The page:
Tuesday, February 28, 2006

Joel Sternfeld, Exhausted Renegade Elephant, Woodland, Washington, 1982.

I first saw this photograph in 1992 while flipping through one of those ubiquitous "History of Photography" books at the Emily Carr reference library. I was searching for photographs by artists I then associated with serious photography (Robert Frank, Diane Arbus, Cartier-Bresson) and so would have skipped over most of the colour work. "Colour" according to Walker Evans, was "vulgar."

But something in this image made me stop and look. The set up is obvious enough, an elephant has broken loose from the zoo? circus? (it could only be one of the two) and has collapsed in exhaustion on a quiet rural road, where it has been surrounded by police, onlookers and a representative from the zoo/circus who is hosing it down with water. A standard surrealist scene, all too common in american photography from the 1970's. But why does the composition seem so plain? And why has the photographer not gotten closer? Why are we so removed from the action? All the photographers I knew would have been right in there, capturing the expressions on the onlookers faces, the splash of water on hot pavement, the general 'pathos' of it all. Instead, Sternfeld presents the scene from a distance, and quite a distance at that. It is probably 100 yards to the elephant itself, and 50 to the nearest human player in the scene - the sheriff in his car. Sternfeld has also climbed some sort of hill or embankment to remove himself even further from the scene, giving us a semi-aerial view of what is transpiring on the road. And what exactly is transpiring?

A large semi truck, strangely equivalent in tonality and colour to the elephant, has been placed directly behind it (to block its escape? To transport it back to captivity? Probably the latter, but we don't know for certain.) Formally, the semi reads as a flat, monolithic slab hovering over and behind the animal, a wall that it cannot penetrate. It eliminates the upper portion of road from consideration by the viewer, and hangs over the elephant like a guillotine. (This may seem like an extreme reading, but imagine the photograph without the semi, and notice how the space opens up to a shocking extent, in a sense 'freeing' the elephant and altering our interpretation of the scene.)

The elephant is also flanked by a variety of human onlookers whose reactions to it's predicament read in sharp contrast to each other. The family peering cautiously from their driveway seem to percieve it as a threat, the man with the hose is providing physical relief to it in the form of water, the teenagers on the bank are amused by it, and the sheriff? We can't say. All that shows of him is his pant leg, stretched casually out in his cruiser as if he were taking a nap. There is a silent, unsettling authority to the form of this man and his cruiser, sitting comfortably at the bottom right of the image. A final blockade against any ideas the viewer might have of further action about to take place. The action is over.

It's over because the animal is exhausted. Sternfeld has tipped us to this in the title. He has also chosen to expose his negative at a moment of intense degradation for the animal, a moment of physical contortion and defeat that feels like exhaustion. On it's knees, on hot concrete, surrounded by human beings and vehicles and police radios, the animal is as far from it's natural environment as an animal can be. We don't know how far it has travelled since it's escape, or even from which direction it came. All we know is that it will go no further, the game is up. Escaped into a world it has no understanding of, no recollection of, no connection to, what else can it do but admit defeat? It must accept the meaning that this alien culture has given it, which is that of entertainment and spectacle. No matter where it runs, the same shocked/frightened/amused faces will be there to greet it. It creates the circus that surrounds it simply by existing.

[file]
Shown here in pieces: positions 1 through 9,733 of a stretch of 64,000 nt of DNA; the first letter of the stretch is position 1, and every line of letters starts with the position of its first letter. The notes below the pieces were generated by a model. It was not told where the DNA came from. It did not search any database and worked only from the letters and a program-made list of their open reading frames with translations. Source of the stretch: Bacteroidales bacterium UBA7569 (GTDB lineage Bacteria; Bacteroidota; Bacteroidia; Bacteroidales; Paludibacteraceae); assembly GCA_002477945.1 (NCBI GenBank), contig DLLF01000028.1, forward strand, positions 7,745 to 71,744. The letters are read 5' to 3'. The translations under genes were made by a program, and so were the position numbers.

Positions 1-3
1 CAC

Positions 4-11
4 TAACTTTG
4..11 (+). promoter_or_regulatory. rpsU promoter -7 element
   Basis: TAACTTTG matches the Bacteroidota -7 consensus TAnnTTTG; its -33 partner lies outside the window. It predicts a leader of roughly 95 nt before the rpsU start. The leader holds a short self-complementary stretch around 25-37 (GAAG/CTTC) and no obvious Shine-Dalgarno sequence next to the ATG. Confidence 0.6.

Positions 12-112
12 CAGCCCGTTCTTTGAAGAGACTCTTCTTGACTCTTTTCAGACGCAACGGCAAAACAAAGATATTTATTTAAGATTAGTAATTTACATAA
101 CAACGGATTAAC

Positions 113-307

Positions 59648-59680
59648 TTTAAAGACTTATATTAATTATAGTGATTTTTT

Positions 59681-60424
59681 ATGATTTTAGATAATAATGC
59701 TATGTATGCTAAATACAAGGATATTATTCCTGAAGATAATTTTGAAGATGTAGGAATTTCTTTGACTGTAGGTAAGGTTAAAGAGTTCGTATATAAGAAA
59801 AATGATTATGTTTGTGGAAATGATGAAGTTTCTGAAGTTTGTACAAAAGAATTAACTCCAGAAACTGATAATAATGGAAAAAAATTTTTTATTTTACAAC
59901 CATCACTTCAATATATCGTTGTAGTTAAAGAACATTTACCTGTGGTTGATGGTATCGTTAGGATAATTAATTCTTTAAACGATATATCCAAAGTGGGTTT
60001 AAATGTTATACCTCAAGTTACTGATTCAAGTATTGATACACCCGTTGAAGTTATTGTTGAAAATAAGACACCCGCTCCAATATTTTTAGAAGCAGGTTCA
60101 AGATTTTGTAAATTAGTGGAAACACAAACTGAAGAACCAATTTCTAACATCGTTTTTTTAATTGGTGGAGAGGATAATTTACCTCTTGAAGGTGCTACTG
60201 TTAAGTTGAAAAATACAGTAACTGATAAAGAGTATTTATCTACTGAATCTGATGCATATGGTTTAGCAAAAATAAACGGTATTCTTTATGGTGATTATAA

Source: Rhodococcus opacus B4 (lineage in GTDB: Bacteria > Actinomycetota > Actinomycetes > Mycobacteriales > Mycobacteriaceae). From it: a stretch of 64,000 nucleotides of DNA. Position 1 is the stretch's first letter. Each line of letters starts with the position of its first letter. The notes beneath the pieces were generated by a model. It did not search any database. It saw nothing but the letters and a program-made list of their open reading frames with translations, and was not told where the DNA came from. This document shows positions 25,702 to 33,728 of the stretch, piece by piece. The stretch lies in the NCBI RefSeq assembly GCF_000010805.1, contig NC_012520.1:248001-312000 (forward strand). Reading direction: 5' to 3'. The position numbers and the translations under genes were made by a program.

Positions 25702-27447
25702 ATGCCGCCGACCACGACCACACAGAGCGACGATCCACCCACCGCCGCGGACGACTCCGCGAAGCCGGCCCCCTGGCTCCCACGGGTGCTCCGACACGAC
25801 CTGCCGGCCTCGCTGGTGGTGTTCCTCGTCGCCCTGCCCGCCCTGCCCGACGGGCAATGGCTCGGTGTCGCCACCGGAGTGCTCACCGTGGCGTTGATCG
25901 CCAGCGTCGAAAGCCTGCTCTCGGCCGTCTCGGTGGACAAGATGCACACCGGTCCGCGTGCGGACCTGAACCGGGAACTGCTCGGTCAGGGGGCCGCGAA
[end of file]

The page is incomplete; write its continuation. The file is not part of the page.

My interpretations of what is happening in this photograph (and the meanings I derive from it), are a direct result of Sternfelds placement and framing of the scene. Taken any closer to the action, and the larger meaning of what is happening would be lost, any further away and the ability to feel empathy for the animal would be muted. This is what is sometimes called the "house of cards" theory of art, where the displacement or removal of even the tiniest element in a scene will cause the whole structure to collapse like a house of cards. The dirt road in the lower left of the image leads our eye over to the cruiser, which points us towards the elephant. The telephone line in the upper left points us to the elephant again. There is even a tree on the right bank of the road whose branches form a diagonal line pointing directly down at the elephant. The semi, the cruiser, the onlookers are all elements working in conjunction with each other to get our eye back to that animal, and in that regard are irreplacable.

A black and white image of this same scene, shot in close with a wide angle lens so as to maximize the heady surrealism of the animal on the pavement, would not convey the same density of information or scope of meaning. It would be equivalent to a sentence's worth of information. Sternfeld has given us a paragraph instead, and I think, a deeply moving one.

Note: Despite all this, I've yet to read a description of this photograph that doesn't applaud Sternfeld for his "witty" or "humorously ironic" take on the scene, so maybe I'm just crazy. Write me and tell me what you think. Is this a funny picture for you?
(Apologies for the terrible reproduction of the image. It was the best I could find on the web. Sternfelds book "American Prospects" is available at most public libraries if you want to see a large, accurate reproduction of this image. I highly recommend it.)